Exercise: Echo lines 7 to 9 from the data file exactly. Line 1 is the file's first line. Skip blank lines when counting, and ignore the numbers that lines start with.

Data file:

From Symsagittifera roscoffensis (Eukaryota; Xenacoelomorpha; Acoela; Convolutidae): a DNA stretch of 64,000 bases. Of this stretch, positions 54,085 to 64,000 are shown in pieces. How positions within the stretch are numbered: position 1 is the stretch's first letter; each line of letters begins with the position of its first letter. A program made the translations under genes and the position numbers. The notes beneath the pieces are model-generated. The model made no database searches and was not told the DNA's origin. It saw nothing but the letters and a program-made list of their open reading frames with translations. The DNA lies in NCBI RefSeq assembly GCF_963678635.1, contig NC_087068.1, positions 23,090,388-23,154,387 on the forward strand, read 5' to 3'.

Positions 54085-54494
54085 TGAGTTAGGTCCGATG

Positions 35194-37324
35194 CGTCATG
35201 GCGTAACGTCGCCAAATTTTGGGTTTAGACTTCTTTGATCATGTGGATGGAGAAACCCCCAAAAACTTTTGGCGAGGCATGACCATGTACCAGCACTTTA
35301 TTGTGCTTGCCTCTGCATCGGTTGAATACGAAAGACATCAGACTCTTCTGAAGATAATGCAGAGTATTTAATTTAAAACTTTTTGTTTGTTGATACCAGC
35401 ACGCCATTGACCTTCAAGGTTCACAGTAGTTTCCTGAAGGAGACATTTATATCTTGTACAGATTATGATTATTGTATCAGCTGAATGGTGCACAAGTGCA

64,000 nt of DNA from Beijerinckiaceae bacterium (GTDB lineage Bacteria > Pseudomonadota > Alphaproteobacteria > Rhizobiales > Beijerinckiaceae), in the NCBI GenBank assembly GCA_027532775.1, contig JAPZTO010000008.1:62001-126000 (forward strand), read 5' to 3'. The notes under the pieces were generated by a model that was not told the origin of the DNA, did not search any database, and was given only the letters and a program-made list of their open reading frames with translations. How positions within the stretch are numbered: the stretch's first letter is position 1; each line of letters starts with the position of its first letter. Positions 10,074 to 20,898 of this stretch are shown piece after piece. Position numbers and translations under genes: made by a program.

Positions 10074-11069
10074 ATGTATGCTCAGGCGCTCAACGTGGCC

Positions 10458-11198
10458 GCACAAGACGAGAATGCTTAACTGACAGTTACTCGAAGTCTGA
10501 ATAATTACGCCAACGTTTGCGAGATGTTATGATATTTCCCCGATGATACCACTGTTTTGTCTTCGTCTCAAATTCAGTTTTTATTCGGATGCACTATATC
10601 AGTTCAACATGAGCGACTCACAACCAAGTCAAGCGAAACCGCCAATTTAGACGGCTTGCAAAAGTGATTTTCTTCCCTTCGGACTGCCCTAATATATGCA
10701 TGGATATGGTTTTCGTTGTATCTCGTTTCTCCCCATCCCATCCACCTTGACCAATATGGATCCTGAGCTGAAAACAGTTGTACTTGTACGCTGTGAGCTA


35301 TTGTGCTTGCCTCTGCATCGGTTGAATACGAAAGACATCAGACTCTTCTGAAGATAATGCAGAGTATTTAATTTAAAACTTTTTGTTTGTTGATACCAGC
35401 ACGCCATTGACCTTCAAGGTTCACAGTAGTTTCCTGAAGGAGACATTTATATCTTGTACAGATTATGATTATTGTATCAGCTGAATGGTGCACAAGTGCA

64,000 nt of DNA from Beijerinckiaceae bacterium (GTDB lineage Bacteria > Pseudomonadota > Alphaproteobacteria > Rhizobiales > Beijerinckiaceae), in the NCBI GenBank assembly GCA_027532775.1, contig JAPZTO010000008.1:62001-126000 (forward strand), read 5' to 3'. The notes under the pieces were generated by a model that was not told the origin of the DNA, did not search any database, and was given only the letters and a program-made list of their open reading frames with translations. How positions within the stretch are numbered: the stretch's first letter is position 1; each line of letters starts with the position of its first letter. Positions 10,074 to 20,898 of this stretch are shown piece after piece. Position numbers and translations under genes: made by a program.